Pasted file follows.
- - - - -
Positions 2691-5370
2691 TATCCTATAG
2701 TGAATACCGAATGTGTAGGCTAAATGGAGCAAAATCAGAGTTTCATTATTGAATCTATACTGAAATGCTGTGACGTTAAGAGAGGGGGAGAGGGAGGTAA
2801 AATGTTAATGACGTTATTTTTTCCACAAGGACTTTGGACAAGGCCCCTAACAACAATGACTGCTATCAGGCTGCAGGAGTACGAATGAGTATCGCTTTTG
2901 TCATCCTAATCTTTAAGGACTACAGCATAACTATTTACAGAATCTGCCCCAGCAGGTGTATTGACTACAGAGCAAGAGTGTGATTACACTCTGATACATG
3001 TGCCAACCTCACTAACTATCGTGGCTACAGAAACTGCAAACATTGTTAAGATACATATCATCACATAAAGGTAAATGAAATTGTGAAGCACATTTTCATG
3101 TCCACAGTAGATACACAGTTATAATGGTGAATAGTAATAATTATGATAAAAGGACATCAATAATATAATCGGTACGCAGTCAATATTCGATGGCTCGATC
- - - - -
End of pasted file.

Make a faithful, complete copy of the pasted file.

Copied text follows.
Positions 2691-5370
2691 TATCCTATAG
2701 TGAATACCGAATGTGTAGGCTAAATGGAGCAAAATCAGAGTTTCATTATTGAATCTATACTGAAATGCTGTGACGTTAAGAGAGGGGGAGAGGGAGGTAA
2801 AATGTTAATGACGTTATTTTTTCCACAAGGACTTTGGACAAGGCCCCTAACAACAATGACTGCTATCAGGCTGCAGGAGTACGAATGAGTATCGCTTTTG
2901 TCATCCTAATCTTTAAGGACTACAGCATAACTATTTACAGAATCTGCCCCAGCAGGTGTATTGACTACAGAGCAAGAGTGTGATTACACTCTGATACATG
3001 TGCCAACCTCACTAACTATCGTGGCTACAGAAACTGCAAACATTGTTAAGATACATATCATCACATAAAGGTAAATGAAATTGTGAAGCACATTTTCATG
3101 TCCACAGTAGATACACAGTTATAATGGTGAATAGTAATAATTATGATAAAAGGACATCAATAATATAATCGGTACGCAGTCAATATTCGATGGCTCGATC